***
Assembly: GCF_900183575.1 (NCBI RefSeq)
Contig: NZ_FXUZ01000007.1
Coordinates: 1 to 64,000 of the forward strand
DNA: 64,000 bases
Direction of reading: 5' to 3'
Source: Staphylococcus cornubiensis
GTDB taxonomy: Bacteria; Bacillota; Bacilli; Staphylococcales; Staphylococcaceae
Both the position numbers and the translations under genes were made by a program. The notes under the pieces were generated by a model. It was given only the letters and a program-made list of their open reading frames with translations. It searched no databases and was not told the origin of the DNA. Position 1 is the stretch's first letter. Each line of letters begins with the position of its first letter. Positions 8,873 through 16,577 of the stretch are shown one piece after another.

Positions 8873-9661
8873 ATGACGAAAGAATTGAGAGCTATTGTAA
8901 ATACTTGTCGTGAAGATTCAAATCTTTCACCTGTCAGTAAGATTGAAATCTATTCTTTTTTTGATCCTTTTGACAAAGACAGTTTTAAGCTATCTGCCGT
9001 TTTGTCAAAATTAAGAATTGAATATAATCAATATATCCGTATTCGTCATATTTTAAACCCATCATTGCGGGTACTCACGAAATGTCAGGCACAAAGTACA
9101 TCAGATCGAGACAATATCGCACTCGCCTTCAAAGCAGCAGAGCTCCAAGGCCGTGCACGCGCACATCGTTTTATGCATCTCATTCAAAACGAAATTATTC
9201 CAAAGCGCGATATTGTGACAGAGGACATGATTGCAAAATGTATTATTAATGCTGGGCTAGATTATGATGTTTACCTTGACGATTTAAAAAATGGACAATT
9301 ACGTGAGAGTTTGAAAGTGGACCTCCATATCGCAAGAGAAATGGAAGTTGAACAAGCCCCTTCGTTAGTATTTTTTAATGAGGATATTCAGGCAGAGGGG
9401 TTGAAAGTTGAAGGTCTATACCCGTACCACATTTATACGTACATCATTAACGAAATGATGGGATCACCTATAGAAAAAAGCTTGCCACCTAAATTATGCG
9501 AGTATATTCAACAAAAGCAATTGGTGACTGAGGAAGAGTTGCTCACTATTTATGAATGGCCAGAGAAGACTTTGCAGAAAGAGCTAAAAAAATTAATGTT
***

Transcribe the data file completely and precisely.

Assembly: GCF_900183575.1 (NCBI RefSeq)
Contig: NZ_FXUZ01000007.1
Coordinates: 1 to 64,000 of the forward strand
DNA: 64,000 bases
Direction of reading: 5' to 3'
Source: Staphylococcus cornubiensis
GTDB taxonomy: Bacteria; Bacillota; Bacilli; Staphylococcales; Staphylococcaceae
Both the position numbers and the translations under genes were made by a program. The notes under the pieces were generated by a model. It was given only the letters and a program-made list of their open reading frames with translations. It searched no databases and was not told the origin of the DNA. Position 1 is the stretch's first letter. Each line of letters begins with the position of its first letter. Positions 8,873 through 16,577 of the stretch are shown one piece after another.

Positions 8873-9661
8873 ATGACGAAAGAATTGAGAGCTATTGTAA
8901 ATACTTGTCGTGAAGATTCAAATCTTTCACCTGTCAGTAAGATTGAAATCTATTCTTTTTTTGATCCTTTTGACAAAGACAGTTTTAAGCTATCTGCCGT
9001 TTTGTCAAAATTAAGAATTGAATATAATCAATATATCCGTATTCGTCATATTTTAAACCCATCATTGCGGGTACTCACGAAATGTCAGGCACAAAGTACA
9101 TCAGATCGAGACAATATCGCACTCGCCTTCAAAGCAGCAGAGCTCCAAGGCCGTGCACGCGCACATCGTTTTATGCATCTCATTCAAAACGAAATTATTC
9201 CAAAGCGCGATATTGTGACAGAGGACATGATTGCAAAATGTATTATTAATGCTGGGCTAGATTATGATGTTTACCTTGACGATTTAAAAAATGGACAATT
9301 ACGTGAGAGTTTGAAAGTGGACCTCCATATCGCAAGAGAAATGGAAGTTGAACAAGCCCCTTCGTTAGTATTTTTTAATGAGGATATTCAGGCAGAGGGG
9401 TTGAAAGTTGAAGGTCTATACCCGTACCACATTTATACGTACATCATTAACGAAATGATGGGATCACCTATAGAAAAAAGCTTGCCACCTAAATTATGCG
9501 AGTATATTCAACAAAAGCAATTGGTGACTGAGGAAGAGTTGCTCACTATTTATGAATGGCCAGAGAAGACTTTGCAGAAAGAGCTAAAAAAATTAATGTT